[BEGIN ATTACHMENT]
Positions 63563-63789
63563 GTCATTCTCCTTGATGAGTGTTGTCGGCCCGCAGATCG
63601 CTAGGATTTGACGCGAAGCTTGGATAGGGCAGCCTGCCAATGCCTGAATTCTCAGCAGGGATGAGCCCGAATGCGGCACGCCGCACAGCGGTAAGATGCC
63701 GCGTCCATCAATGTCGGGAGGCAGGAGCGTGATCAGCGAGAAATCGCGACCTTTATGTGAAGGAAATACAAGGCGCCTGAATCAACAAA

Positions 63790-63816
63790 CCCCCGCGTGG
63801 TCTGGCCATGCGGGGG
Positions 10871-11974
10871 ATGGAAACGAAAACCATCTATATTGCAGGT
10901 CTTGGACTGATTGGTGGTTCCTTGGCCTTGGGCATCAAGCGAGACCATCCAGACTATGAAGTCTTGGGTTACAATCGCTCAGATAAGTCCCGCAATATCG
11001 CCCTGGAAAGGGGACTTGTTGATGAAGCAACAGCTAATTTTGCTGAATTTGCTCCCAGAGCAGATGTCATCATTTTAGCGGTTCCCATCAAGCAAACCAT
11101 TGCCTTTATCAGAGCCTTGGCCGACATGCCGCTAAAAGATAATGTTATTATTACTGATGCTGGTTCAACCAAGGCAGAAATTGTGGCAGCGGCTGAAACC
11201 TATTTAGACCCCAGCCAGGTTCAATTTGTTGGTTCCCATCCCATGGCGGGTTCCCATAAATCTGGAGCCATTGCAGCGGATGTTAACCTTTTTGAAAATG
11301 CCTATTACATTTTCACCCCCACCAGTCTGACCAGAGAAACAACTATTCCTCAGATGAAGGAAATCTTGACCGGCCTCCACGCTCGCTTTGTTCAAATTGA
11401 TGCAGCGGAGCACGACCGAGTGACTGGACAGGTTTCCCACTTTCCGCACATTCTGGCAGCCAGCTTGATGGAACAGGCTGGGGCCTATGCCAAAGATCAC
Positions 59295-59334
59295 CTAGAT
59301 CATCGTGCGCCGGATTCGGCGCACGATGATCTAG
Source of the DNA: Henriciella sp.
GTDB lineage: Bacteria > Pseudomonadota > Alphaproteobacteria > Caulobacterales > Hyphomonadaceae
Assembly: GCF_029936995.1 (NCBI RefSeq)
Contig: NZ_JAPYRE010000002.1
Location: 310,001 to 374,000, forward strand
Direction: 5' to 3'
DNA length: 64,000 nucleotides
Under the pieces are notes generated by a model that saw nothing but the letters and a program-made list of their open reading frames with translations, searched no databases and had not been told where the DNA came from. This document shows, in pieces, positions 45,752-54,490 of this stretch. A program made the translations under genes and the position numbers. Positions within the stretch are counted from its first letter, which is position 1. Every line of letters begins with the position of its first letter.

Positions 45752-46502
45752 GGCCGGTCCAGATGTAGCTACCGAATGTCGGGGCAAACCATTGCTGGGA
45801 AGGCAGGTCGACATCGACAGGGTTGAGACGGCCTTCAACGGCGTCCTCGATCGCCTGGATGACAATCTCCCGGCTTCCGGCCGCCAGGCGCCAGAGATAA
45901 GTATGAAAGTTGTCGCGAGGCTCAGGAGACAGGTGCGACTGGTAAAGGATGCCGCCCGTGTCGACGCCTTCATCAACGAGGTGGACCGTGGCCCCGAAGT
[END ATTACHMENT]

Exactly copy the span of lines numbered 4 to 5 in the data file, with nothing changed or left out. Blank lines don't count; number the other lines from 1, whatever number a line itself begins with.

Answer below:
63701 GCGTCCATCAATGTCGGGAGGCAGGAGCGTGATCAGCGAGAAATCGCGACCTTTATGTGAAGGAAATACAAGGCGCCTGAATCAACAAA

Positions 63790-63816